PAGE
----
Diana Sterck, CEO of Sustainable Merton, presents her view on the borough’s response to food during lockdown and looks forward to building on this over the next 12 months.
When lockdown was announced in March, I knew that Sustainable Merton had to escalate its plans around food. Having coordinated the borough’s Food Poverty Action Plan for two years, we had no doubt that many more people than usual would be in crisis in being able to access and afford food and urgent action needed to be taken.
Sustainable Merton had exciting plans to open Merton’s Community Fridge - the first community fridge in the borough - in April and, with the support of Morden Baptist Church where our Fridge is located, we were still able to offer this as a food resource facility for those in need from early May.
Many of our Community Champion Fridge Friends have put in numerous hours delivering food, receiving food deliveries, and distributing food to the community. Thanks to their hard work we have had a massive impact. Since opening in May, Merton’s Community Fridge has served over 80 families, stopped 5565kg of food from going to waste (equivalent to 17,807Kg of CO2), and made 45 deliveries of food through Fareshare Go.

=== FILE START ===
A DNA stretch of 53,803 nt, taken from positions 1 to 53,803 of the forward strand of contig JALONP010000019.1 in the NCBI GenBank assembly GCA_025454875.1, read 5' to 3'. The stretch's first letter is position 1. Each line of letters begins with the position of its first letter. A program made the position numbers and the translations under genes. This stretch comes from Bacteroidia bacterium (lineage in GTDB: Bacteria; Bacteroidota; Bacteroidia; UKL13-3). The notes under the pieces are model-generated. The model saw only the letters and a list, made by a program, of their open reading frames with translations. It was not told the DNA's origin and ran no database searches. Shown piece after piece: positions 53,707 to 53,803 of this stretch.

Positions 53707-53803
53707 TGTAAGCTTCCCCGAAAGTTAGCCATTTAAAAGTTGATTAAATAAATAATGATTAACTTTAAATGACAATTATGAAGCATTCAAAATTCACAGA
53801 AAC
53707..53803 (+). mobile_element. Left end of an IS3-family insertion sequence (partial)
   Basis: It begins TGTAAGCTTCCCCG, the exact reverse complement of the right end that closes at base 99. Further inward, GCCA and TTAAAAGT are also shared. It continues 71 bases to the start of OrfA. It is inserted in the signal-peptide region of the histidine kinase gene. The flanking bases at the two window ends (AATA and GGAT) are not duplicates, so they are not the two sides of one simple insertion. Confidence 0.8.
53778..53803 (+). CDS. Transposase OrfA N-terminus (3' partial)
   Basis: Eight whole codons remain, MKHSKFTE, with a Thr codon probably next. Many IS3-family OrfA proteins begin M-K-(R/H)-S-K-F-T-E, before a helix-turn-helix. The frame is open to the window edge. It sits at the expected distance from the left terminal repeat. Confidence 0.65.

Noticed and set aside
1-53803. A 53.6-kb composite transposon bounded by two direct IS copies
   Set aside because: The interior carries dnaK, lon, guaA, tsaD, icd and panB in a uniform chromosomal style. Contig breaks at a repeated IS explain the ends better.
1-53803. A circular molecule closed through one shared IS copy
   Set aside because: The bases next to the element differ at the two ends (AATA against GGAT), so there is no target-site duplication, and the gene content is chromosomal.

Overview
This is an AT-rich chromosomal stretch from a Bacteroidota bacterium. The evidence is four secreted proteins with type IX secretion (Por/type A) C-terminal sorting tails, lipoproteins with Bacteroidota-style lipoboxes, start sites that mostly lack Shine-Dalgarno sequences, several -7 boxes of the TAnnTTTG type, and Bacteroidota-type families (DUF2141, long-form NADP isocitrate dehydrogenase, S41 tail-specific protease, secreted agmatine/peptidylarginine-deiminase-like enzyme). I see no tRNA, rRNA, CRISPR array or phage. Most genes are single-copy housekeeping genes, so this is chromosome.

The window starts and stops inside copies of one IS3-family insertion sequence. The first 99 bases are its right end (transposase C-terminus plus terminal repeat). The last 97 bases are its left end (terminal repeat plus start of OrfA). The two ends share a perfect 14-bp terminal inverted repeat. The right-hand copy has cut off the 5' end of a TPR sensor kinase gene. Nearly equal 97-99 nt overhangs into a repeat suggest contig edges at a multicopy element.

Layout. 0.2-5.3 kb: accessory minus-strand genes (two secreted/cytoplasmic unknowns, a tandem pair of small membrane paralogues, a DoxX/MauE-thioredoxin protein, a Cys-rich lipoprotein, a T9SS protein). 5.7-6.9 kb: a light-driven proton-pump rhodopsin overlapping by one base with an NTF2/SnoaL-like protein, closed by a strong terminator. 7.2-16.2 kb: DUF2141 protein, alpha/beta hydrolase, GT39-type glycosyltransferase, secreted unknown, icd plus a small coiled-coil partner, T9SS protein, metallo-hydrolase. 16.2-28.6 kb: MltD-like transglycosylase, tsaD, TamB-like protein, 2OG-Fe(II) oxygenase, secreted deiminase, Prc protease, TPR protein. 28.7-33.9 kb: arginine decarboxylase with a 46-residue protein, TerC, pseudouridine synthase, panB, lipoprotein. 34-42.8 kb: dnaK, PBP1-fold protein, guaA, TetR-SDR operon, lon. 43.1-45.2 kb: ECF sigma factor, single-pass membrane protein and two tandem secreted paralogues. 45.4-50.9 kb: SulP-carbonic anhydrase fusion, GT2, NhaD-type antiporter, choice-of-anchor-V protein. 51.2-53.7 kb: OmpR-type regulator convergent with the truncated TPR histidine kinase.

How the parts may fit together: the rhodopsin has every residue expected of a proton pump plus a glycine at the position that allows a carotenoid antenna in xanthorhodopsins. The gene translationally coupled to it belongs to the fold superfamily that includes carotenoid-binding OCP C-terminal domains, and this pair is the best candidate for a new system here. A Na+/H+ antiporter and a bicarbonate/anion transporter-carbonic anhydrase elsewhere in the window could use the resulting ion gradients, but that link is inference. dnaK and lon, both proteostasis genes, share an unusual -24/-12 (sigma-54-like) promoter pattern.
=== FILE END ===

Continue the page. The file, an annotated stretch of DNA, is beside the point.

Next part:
During the early weeks of lockdown, many of the organisations who work with people living in food poverty came together to share information and plans. With support from Merton Council and Merton College, and with food supplied free of charge by the London Food Alliance and Fareshare, we worked together to create Merton's Community Fridge Network: a network of food redistribution hubs in the borough to support those in need. The food supplied by the London Food Alliance was stored in Merton College’s fabulous food kitchens, which were closed to students during lockdown, and distributed by Merton Council officers and their bailiff team. These are both great examples of community action resulting from staff not being able to fulfil their nor